/ Modified mar 19, 2020 6:25 p.m.

Environmental advocates say planned border construction threatens jaguar corridors

CBP announced plans to build more than 90 miles of border wall in an area advocates say is predominantly remote wilderness.

360 organ pipe wall build A construction worker works on installing 30-foot bollard fencing along Arizona's border with Mexico in Organ Pipe Cactus National Monument, February 2020.

Nate Huffman/AZPM Staff

U.S. Customs and Border Protection is inviting public comment on new border wall segments across large swaths of wilderness in southern Arizona. Environmental advocates said the construction is another example of reckless border policy with big consequences for wildlife.

If the agency’s plan moves forward, a 30-foot, bollard style border wall will one day cover nearly 75 miles in Cochise, Santa Cruz and Pima counties.

In a Federal Register notice published on March 11, the Department of Homeland Security cited "high illegal entry" of people and drugs as the incentive to move forward with the projects.

Randy Serraglio is a southwest conservation advocate for the Center for Biological Diversity. He said much of this borderland is rugged, mountainous wilderness that sees little human activity. He said that’s why previous administrations have declined to build significant infrastructure there.

“They have never determined that a border wall was needed in these places in years past, even when migrant traffic was higher than it was now — it would be hugely expensive and an engineering nightmare,” he said. “The administrations’ deterrence policy in the past was based on the terrain itself as a deterrent, it’s just much more difficult to cross in a place like that than in cities along the border.”

Serraglio said what this area does have are North American jaguars. The animal is present in dwindling numbers in the southwest United States and northern Mexico. Add these ranges are precious pathways the cat uses to connect habitat in Sonora and Arizona.

“We have feared this for years, and as Trump has continued to build in more and more remote places, we knew he was closing in on these last remaining corridors,” he said. “So we can’t say we’re surprised.”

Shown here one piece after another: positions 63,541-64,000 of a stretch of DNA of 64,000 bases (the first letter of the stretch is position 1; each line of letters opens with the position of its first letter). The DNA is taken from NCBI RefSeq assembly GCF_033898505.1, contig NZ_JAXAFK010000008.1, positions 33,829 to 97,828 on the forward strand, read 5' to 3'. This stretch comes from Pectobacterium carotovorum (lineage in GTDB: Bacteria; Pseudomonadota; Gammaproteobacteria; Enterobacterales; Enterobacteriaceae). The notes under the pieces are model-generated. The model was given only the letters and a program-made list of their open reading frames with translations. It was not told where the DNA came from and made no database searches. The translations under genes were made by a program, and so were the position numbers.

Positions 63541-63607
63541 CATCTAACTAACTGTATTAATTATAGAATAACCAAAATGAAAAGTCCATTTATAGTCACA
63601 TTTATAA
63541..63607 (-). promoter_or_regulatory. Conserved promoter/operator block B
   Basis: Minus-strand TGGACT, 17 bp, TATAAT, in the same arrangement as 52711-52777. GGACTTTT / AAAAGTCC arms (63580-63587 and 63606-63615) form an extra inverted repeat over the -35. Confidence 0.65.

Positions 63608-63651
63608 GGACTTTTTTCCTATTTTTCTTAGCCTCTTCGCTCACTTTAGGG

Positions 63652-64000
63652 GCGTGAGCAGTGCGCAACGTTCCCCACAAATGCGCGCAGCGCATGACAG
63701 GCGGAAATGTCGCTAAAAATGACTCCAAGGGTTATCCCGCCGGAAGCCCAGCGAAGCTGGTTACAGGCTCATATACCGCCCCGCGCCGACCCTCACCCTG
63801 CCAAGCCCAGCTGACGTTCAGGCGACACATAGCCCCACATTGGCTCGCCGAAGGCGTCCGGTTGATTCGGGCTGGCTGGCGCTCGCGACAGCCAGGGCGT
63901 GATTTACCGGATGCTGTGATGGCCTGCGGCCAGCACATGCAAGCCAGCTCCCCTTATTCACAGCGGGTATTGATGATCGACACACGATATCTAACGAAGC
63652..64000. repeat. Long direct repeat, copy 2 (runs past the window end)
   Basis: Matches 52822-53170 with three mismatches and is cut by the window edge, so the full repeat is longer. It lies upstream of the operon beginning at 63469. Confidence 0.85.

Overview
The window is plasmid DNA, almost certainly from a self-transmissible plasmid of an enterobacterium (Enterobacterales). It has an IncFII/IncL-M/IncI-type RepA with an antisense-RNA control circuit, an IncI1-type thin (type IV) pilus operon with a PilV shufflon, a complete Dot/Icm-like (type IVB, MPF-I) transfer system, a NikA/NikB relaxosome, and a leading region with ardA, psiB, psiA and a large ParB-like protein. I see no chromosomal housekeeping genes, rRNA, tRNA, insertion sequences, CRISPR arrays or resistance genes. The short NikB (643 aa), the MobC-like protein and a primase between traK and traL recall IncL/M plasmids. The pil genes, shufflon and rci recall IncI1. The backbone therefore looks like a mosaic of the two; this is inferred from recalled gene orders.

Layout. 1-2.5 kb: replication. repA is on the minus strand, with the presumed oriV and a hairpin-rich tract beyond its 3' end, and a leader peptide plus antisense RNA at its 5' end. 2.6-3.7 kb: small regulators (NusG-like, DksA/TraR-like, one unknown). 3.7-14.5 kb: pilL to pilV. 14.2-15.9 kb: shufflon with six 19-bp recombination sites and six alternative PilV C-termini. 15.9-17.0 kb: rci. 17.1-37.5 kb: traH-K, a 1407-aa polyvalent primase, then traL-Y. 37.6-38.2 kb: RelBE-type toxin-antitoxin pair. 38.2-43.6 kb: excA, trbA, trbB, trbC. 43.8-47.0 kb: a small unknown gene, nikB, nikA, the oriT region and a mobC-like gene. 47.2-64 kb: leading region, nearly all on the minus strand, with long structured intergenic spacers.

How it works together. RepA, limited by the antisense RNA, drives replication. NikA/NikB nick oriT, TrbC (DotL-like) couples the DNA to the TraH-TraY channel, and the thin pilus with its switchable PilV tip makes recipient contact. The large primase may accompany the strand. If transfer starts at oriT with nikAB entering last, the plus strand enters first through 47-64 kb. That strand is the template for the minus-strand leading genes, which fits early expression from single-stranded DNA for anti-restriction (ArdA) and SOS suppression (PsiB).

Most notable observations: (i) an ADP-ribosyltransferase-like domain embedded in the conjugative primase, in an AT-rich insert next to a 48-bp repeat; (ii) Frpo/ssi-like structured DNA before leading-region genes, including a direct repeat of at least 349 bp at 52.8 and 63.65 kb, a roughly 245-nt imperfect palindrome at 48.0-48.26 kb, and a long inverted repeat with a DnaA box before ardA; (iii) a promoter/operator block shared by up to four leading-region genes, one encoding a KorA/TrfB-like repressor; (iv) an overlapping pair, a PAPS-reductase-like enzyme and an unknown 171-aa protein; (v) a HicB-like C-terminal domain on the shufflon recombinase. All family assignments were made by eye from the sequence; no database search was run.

Protecting an endangered species could be reason to stop big construction projects elsewhere. But the Real ID Act gives the Department of Homeland Security the ability to waive a host of environmental and cultural safeguards in the name of border security. The department is waiving 37 of those laws to speed up construction now.

Serraglio said the agency’s ability to bypass those safeguards makes this wilderness battle different from the rest.

“The thing that’s so hard with the border is we’re fighting this with both of our hands tied behind our backs,” he said. “We don’t have the laws or tools that we normally use to protect places.”

Serraglio’s group is involved in several lawsuits challenging the legality of both the administration’s use of the Real ID Act to build the wall and the wall construction itself. Border construction has been allowed to continue despite those suits still being heard in court.

The agency's public comment notice said public input would be accepted through TucsonComments@cbp.dhs.gov until April 15. In addition to the new wall construction, the plans include the installation of additional lights and cameras, road construction and a "linear ground detection system."

U.S. Customs and Border Protection did not respond to Arizona Public Media's requests for comment about the projects.

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